The selection of the right dose of erenumab for the right patient is still an open issue. It is important to act rapidly and effectively on the symptoms and on the progression of migraine and its associated disability. In RCTs, a relevant proportion of treatment failures was attributable to an insufficient dosage or to adverse events, rather than to a lack of response; besides, all RCTs except LIBERTY included a proportion of patients taking erenumab as their first preventive treatment (Table 1). We have no information on response to treatment for patients who failed previous preventatives versus those who did not tolerate them. Those who failed may represent a more difficult to treat subgroup as compared to those who did not tolerate treatment. Further data are also needed to assess whether the response to different erenumab doses of CM is different from that of EM. More data are also needed to assess whether the benefit of the 140 mg dose over the 70 mg one in patients with multiple prior preventive treatment failures is sustained over time; however, the available preliminary data regarding patients with ≥1 prior treatment failure(s) suggest a prolonged benefit [11, 16]. Notably, there are no data to indicate dose switch from 70 mg to 140 mg monthly, since in the available RCTs patients started and continued treatment with one of the two doses. Only some patients enrolled in the NCT02066415 trial switched doses 4 to 28 weeks after the double blind phase [11], and no analyses are available for that subgroup.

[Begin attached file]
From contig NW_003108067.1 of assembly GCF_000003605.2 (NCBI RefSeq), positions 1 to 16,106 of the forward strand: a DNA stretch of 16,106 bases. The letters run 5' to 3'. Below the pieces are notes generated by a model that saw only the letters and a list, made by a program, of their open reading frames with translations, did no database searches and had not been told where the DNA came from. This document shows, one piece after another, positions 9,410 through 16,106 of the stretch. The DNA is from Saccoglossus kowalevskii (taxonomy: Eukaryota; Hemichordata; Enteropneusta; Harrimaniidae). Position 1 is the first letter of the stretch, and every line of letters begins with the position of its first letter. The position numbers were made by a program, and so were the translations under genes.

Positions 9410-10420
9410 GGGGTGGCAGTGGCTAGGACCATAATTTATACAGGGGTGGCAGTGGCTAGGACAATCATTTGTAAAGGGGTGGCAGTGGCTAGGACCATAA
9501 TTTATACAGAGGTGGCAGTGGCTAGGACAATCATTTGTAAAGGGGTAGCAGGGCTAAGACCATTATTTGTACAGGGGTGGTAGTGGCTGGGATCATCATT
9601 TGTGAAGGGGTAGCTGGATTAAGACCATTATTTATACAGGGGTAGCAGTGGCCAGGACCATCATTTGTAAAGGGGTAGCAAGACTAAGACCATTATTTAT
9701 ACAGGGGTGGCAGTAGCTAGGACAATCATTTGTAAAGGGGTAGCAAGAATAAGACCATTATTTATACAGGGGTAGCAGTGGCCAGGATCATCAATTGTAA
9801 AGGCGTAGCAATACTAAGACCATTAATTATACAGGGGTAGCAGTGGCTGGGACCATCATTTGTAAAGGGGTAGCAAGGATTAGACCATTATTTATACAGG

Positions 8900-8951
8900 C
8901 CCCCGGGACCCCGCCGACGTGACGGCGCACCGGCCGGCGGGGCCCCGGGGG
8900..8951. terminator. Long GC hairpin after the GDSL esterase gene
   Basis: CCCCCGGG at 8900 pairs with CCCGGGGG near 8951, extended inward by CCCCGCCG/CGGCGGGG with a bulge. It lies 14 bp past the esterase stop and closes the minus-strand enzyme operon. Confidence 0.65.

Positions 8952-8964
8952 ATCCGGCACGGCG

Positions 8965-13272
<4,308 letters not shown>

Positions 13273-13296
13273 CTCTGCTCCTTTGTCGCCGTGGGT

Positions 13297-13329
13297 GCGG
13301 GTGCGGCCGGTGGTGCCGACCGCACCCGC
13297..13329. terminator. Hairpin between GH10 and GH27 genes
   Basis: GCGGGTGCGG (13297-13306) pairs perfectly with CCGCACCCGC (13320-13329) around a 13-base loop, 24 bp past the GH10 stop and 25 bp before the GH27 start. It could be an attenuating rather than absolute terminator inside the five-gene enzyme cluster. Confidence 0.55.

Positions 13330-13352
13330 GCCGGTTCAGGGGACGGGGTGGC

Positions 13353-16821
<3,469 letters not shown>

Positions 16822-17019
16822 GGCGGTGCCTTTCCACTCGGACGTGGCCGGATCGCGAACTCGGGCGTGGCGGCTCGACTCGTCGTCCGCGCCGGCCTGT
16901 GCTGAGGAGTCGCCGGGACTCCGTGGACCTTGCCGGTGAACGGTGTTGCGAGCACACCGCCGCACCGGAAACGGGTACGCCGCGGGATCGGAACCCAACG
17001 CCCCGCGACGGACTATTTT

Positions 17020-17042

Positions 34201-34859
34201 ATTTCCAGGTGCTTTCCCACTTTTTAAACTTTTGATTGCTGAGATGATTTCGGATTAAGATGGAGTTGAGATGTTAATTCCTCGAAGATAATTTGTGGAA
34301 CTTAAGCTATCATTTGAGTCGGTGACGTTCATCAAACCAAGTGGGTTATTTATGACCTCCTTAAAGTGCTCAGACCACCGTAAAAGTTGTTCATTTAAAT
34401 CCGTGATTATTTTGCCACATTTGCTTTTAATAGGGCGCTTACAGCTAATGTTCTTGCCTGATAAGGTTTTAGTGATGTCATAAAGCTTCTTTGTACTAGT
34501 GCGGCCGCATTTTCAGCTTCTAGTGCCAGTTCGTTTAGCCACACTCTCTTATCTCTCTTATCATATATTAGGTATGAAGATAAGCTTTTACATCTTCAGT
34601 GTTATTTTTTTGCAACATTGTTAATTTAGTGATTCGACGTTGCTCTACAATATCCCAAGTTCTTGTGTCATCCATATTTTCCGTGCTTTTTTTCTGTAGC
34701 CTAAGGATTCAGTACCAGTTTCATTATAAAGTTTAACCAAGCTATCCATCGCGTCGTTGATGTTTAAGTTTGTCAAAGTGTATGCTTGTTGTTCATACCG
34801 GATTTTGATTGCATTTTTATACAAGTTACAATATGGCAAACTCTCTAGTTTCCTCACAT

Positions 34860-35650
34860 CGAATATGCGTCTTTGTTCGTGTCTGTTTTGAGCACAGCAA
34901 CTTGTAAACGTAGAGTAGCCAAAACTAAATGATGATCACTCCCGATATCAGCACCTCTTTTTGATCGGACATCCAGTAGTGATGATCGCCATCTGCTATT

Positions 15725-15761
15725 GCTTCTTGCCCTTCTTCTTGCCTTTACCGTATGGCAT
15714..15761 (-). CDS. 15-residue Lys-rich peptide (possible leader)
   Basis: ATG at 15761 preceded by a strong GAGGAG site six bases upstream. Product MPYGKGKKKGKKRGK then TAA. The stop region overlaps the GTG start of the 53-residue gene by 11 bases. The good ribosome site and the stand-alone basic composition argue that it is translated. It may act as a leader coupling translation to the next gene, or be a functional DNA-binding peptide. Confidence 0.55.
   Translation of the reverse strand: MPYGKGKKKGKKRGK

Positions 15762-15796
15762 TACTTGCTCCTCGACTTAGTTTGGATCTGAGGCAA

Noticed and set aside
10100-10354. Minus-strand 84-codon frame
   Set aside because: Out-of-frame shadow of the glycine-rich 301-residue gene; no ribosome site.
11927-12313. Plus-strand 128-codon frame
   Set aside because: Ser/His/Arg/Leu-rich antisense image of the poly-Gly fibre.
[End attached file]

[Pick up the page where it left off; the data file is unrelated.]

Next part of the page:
Conclusions

According to the available data, the 140 mg monthly dose of erenumab should be preferred over the 70 mg dose in patients with migraine and prior preventive treatment failures, which is the target population according to available guidelines for prevention of migraine with monoclonal antibodies acting on the CGRP or its receptor. Further open-label and real-world studies will address the long-term benefit of starting – or switching to – the treatment with high-dose erenumab.